July 22, 2011 Comments (0) Blog, Securities Fraud

Reverse Convertible Investigation Involving UBS, Morgan Stanley and Ameriprise

(Last Updated On: July 17, 2015)

According to the Investment News, Georgia recently requested information from UBS AG, Morgan Stanley and Ameriprise Financial Inc. in its probe over whether the firms broke the state’s securities laws in sales of structured notes called reverse convertibles.

The Secretary of State’s office sent subpoenas requesting data from each of the firms on how many reverse convertibles they sold in Georgia and the names of the investors, according to a person familiar with the matter, who spoke on condition of anonymity because the investigation is ongoing.

Reverse convertibles are short-term bonds generally sold to individuals that convert into stock if a company’s share price plummets. Georgia began examining the securities in May after lawyers received complaints from investors who asked if the state had any open investigations, Vincent Russo, general counsel and acting assistant securities commissioner for the Secretary of State’s office, said in a telephone interview last month.

Sales of structured notes such as reverse convertibles are soaring as investors frustrated by record-low interest rates on savings seek higher returns through investments that carry more risk. The “complex” securities can be difficult for investors and brokers to evaluate, according to the Financial Industry Regulatory Authority.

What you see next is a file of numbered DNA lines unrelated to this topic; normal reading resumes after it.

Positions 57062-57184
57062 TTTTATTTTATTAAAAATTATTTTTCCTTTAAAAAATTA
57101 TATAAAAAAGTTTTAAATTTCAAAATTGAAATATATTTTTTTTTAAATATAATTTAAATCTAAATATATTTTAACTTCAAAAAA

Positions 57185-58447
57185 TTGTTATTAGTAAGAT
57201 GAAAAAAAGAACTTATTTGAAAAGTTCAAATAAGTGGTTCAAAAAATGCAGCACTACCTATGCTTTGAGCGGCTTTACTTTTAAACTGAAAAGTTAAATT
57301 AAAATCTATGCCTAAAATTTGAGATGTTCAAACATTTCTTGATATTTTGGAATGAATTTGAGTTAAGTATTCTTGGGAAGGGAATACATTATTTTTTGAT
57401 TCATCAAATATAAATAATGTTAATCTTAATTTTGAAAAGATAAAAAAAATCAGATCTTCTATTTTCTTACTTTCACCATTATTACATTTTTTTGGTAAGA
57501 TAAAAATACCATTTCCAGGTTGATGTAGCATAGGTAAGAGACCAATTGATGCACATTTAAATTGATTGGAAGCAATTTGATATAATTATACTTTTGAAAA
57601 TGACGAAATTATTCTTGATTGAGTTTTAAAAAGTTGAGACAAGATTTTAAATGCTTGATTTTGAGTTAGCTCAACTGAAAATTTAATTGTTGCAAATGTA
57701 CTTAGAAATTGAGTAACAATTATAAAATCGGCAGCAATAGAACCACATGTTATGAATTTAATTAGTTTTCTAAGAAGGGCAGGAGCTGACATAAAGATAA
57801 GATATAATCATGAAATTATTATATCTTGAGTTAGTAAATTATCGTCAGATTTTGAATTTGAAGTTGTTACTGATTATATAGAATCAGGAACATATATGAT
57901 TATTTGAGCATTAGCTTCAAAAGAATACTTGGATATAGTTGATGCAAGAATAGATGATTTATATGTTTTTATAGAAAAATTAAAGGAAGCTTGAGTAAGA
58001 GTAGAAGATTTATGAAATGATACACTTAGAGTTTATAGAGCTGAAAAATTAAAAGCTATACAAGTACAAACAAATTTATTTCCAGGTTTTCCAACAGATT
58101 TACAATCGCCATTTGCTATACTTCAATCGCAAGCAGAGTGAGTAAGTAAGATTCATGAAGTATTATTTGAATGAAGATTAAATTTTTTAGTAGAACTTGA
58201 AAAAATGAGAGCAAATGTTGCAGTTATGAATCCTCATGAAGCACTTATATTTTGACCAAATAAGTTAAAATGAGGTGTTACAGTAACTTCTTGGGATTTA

Regulators have increased scrutiny of the market, fining some brokers for marketing reverse convertibles to elderly investors or those with little money, as sales have increased. Massachusetts is looking into sales of the products, Brian McNiff, a spokesman for the Secretary of State’s office, said in May.

Kenneth Lench, head of the Securities and Exchange Commission’s structured products unit that investigated Goldman Sachs Group Inc.’s subprime-mortgage investments, said in a September interview that the agency was examining whether brokers overcharged investors for the notes.

Such products are also the subject of investigations of law firms, like The White Law Group.  If you have questions about a structured product or reverse convertible you purchased, the securities attorneys of The White Law Group may be able to help.  For a free consultation, please contact the firm’s Chicago office at 312/238-9650.

The White Law Group, LLC is a national securities fraud, securities arbitration, investor protection, and securities regulation/compliance law firm with offices in Chicago, Illinois and Boca Raton, Florida.

For more information on The White Law Group, please visit our website at http://www.whitesecuritieslaw.com.

 

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